Globalization and the Asian Financial Crisis
The Asian financial crisis is a prime example of an economic meltdown and it exemplifies the effects globalization has during times of widespread economic downturn. According to the Oxford English Dictionary, globalization is “the integration of national economies into the international economy through trade, foreign direct investment (FDI), capital flows, migration and the spread of technology.” The global economy is becoming further inter-twined and therefore it is very difficult to stop the effects of an economic crisis. The Asian financial crisis was a major economic crisis that spread throughout several Asian countries.
The beginning of the Asian financial crisis can be traced back to July 2, 1997, with many believing the start of the crisis was triggered in Thailand (King 439). On this day, the Thai government floated their currency, the Thai Baht, and it also went to the International Monetary Fund (IMF) for “technical assistance.” One by one, South-East Asian countries such as Thailand, Indonesia, South Korea and Japan saw their economies crash in the wake of heavy foreign investment. An economic boom had made the region an attractive investment proposition for investors for much of the 1990s. From 1990 to 1997, the private capital flow to developing countries rose more than fivefold, from US $42 billion in 1990 to US $256 billion in 1997 (King 441). However, in the summer of 1997, the economic climate changed, on July 2, 1997, the Thai Baht fell around 20% against the US Dollar (King 441). This was seen as the trigger for the crisis, as investors grew nervous, which led to disinvestments on the Baht, resulting into domestic production and development stalling. The reason why this was happening was because many corporations depended on foreign investment and when they dried up, the businesses could not meet their debt repayments, leading to many firms folding across Asia.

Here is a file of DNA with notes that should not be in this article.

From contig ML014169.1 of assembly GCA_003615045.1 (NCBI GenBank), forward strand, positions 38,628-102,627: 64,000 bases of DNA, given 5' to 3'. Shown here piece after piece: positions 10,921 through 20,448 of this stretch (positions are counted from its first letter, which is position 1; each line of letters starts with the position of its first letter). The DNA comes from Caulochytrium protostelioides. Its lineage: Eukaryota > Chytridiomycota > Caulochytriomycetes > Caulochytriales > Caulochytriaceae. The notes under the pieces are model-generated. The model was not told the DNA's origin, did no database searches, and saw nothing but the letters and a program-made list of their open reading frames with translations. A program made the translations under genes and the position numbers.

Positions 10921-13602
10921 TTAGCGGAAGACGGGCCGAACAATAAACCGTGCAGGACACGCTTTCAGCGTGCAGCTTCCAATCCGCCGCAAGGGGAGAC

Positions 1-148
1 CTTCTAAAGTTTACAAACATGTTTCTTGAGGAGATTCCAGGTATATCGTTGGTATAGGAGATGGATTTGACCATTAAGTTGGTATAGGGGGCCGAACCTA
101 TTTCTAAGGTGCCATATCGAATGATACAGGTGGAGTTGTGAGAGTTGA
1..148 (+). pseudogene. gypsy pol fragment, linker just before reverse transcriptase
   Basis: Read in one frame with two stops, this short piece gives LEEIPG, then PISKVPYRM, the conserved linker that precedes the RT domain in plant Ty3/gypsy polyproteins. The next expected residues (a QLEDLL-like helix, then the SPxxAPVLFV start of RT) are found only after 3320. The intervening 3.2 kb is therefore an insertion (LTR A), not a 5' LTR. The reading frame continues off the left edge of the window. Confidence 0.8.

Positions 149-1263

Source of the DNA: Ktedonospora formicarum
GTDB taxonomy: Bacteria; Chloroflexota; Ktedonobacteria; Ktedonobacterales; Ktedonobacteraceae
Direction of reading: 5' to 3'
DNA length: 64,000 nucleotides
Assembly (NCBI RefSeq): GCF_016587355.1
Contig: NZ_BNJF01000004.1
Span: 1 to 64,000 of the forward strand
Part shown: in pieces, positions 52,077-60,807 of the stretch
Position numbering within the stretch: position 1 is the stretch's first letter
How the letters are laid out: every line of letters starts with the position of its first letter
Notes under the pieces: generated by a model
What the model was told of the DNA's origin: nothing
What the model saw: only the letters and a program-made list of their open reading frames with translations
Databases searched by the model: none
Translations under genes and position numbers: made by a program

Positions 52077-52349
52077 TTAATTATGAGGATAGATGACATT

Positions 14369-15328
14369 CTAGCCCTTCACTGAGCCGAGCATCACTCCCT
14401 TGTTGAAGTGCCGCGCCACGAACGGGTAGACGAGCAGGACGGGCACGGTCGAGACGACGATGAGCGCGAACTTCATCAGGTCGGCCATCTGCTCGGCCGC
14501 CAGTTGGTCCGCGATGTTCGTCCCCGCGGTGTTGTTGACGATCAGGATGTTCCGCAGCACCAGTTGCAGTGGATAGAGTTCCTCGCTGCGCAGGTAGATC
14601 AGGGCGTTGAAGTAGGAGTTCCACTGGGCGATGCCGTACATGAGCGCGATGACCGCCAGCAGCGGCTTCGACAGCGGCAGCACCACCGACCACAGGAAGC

Within a week of that day in July, the Philippines and Malaysian governments were heavily intervening to defend their currencies. Soon other East Asian countries became involved; Hong Kong, Taiwan, Singapore and others to varying degrees. As global integration was spreading and growing rapidly, the markets were opening up and becoming more liberalized. This enabled these countries to get a huge influx of foreign capital. These countries were targeted by investors because they were classified as “emerging markets,” meaning that they had rapid growth and industrialization (Hanieh 65). Hence, they seemed to be ideal for investors as they sought after high profits and yields. It must be emphasized that most of the inflows that came were for short term portfolio investment purposes. Private capital inflows coming into the “emerging markets” were $42 billion, which increased to a gigantic $256 billion in 1997 (Hanieh 70). Ironically, that peak was the same year as the markets crashed. As mentioned previously, most of the inflows were for portfolio purposes; therefore, the stock markets were experiencing high booms and estate prices were also on the rise. Most of the countries had their currency pegging loosely against the US dollar in the run up to the crisis. The informal pegs to the US dollar encouraged capital inflows due to the large interest rate differential. This though, attracted problems too, due to the predictable nominal rates, it encouraged unhedged external borrowing. This asset boom continued to grow and the flow of credit continued to increase. This resulted into Japan, who was already suffering from their lost-decade, into depreciating their currency (Hanieh 74). As a result, this made their currency weaker and doing so, it made the exports of the South-Eastern countries uncompetitive. This was damaging to the rest of the countries to integrate on a global scale. Most of the functions that these countries undertake are producing parts of a production that would...
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